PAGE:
I would like a circuit of this one, I have an owners manual and a parts list but no circuit. It has an early Super Cap to supply power to the memory but this does not hold the frequencies for long any more. I have been a "butcher" as I wanted it to hold the frequencies for a long time so I mounted a battery holder on the top with four rechargable AA cells. No more having to enter the frequencies every time I want to use it. I use it in my Radio Shack to monitor the local VHF and UHF repeaters.
This thing works but it is unstable. My guess the problem is just an old capacitor or two so I am looking for a circuit diagram to make the task easier.
A typical lethal 110 Volt transformer less little beast so I must be very carefull working on it.
The Scharnberg Strauss radio was made by Earnest Smith a Co Ltd here in Adelaide and is a very simple three valve regenerative detector set but the other one with the Maxwells label is a mystery. Look closely and you will see it uses an EF50 valve as the IF amplifier, these were available in vast numbers from disposals stores after the second world war and a number of small manufacturers made good use of them. Our guess is the name is a bit of badge engineering for a department store, probably called Maxwells. If you have more information I will be facinated to hear it.
Here is a coil assembly I have had in my collection for many years. I do not remember where I came by it and who or what it was. Thanks to the October issue of Amateur Radio (the WIA journal) I have found its name, it was by a firm called Görler. It was used in a old project featured in that issue of the journal. The article was about the rebuilding of a project built by the author in 1956 and rebuilt about 1958.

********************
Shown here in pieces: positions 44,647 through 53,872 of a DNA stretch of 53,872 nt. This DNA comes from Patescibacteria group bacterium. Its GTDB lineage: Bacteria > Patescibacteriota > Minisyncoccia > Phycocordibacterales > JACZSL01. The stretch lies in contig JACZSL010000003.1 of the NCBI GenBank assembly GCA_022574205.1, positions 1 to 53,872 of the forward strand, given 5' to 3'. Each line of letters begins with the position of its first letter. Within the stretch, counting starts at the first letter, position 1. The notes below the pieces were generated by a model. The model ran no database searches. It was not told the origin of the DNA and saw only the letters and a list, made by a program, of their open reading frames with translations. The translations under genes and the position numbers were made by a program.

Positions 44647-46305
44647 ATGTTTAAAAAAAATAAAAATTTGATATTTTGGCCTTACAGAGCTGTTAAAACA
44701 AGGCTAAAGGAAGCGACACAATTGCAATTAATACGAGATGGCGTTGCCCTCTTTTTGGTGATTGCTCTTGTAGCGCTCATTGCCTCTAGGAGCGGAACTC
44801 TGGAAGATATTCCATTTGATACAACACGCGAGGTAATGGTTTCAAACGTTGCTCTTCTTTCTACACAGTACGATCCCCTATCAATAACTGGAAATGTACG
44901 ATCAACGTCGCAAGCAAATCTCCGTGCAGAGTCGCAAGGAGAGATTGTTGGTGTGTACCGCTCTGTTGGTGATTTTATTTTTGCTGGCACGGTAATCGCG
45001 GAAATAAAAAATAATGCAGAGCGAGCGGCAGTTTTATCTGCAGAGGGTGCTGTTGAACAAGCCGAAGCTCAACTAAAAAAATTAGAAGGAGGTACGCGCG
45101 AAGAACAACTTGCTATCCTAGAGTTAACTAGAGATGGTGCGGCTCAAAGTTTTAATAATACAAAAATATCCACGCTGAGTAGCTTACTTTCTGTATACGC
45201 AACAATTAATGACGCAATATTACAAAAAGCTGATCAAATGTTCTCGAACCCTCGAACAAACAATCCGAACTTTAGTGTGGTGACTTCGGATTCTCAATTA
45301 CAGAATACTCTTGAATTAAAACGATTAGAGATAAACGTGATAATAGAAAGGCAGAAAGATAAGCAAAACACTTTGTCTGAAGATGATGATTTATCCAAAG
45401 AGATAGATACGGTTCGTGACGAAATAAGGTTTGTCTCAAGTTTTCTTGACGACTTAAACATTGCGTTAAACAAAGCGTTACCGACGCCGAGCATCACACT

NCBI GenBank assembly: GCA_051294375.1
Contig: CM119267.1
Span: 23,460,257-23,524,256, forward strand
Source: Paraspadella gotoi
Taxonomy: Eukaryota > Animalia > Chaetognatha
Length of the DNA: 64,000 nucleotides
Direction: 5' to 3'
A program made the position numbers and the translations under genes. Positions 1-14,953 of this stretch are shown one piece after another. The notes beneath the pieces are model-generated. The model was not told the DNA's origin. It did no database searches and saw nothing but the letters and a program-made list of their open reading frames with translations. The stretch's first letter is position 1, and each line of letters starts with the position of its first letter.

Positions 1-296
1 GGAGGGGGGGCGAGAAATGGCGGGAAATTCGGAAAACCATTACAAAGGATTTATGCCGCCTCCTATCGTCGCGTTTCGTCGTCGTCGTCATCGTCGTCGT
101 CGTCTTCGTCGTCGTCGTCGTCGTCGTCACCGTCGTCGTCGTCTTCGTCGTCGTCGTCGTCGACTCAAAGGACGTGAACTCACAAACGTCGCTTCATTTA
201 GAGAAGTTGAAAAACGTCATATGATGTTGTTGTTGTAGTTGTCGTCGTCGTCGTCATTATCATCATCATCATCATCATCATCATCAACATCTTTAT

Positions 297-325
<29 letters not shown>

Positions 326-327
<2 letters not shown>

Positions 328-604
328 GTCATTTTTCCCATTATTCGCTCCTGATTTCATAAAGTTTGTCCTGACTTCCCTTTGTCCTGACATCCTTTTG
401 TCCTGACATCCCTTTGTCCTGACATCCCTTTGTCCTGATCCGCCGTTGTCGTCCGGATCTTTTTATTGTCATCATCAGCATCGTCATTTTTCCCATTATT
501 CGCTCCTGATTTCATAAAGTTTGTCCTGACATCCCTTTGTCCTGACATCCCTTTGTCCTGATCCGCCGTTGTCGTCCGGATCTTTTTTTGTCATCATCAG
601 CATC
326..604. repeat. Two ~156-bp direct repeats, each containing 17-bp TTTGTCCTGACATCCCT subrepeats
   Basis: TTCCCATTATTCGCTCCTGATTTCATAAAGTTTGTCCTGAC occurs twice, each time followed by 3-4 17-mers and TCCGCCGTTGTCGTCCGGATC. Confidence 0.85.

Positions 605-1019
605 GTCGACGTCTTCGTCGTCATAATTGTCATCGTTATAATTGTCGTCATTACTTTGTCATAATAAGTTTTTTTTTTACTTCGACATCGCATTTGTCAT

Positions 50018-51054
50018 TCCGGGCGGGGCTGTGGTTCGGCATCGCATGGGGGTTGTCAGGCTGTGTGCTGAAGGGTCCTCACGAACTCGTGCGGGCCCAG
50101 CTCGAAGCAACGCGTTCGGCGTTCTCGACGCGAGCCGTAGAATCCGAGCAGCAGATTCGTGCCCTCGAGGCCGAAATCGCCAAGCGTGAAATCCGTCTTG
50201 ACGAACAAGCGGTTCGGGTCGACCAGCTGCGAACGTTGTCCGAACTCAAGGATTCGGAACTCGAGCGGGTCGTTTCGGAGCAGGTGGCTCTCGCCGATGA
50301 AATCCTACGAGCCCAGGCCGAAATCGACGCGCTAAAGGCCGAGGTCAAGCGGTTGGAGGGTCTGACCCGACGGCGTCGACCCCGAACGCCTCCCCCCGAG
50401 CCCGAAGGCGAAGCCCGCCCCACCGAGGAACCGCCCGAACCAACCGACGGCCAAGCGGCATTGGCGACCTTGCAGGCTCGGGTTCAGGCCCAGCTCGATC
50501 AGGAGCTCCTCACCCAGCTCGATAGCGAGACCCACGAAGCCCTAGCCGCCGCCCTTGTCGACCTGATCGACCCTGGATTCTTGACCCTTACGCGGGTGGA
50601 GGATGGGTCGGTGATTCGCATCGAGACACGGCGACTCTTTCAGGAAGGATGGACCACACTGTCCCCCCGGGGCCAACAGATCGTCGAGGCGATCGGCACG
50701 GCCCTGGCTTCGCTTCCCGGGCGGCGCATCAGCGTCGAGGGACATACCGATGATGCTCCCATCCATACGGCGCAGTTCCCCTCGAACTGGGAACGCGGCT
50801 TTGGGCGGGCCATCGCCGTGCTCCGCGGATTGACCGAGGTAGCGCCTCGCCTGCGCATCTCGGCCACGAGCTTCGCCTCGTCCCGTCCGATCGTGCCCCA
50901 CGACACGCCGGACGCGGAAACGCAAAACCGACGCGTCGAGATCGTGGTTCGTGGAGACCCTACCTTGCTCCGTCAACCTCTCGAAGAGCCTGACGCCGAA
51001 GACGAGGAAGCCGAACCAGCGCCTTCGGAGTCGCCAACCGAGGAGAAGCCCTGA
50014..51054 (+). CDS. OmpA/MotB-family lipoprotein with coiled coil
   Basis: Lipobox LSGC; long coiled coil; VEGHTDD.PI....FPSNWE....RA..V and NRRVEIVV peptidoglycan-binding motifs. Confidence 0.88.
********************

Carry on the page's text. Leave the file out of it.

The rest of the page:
Peter in Germany has been able to fill in some of the picture, saying it was made by Julius Karl Görler, Transformatorenfabrik, Berlin-Reinickendorf 1. He thought it was a "Görler Spulenrevolver SR3" for 80m, 40m and 20 m but I have since found that version provides only four bands and was intended for Ham Radio Receivers. The one I have has six bands and according to the above mentioned article, it covers 500KHz to 30MHz in six bands and uses an IF of 455KHz.
I f you have any more information, or getter still an original dial scale I can copy, that would be great.
Graham D. put me right on this one. At a quick glance I thouight it was an Eight Track Cartridge, the ill fated format used in 1960's Car Audio players, mostly in the USA.
The ferris is a broadcast style player that uses audiopak cartidges. The difference is 8 tracks have an internal pinch roller, the audiopaks have one in the deck, the pinch roller also locks the cartridge in place.
Did Ferris realy make this or is it someone elses rebadged ?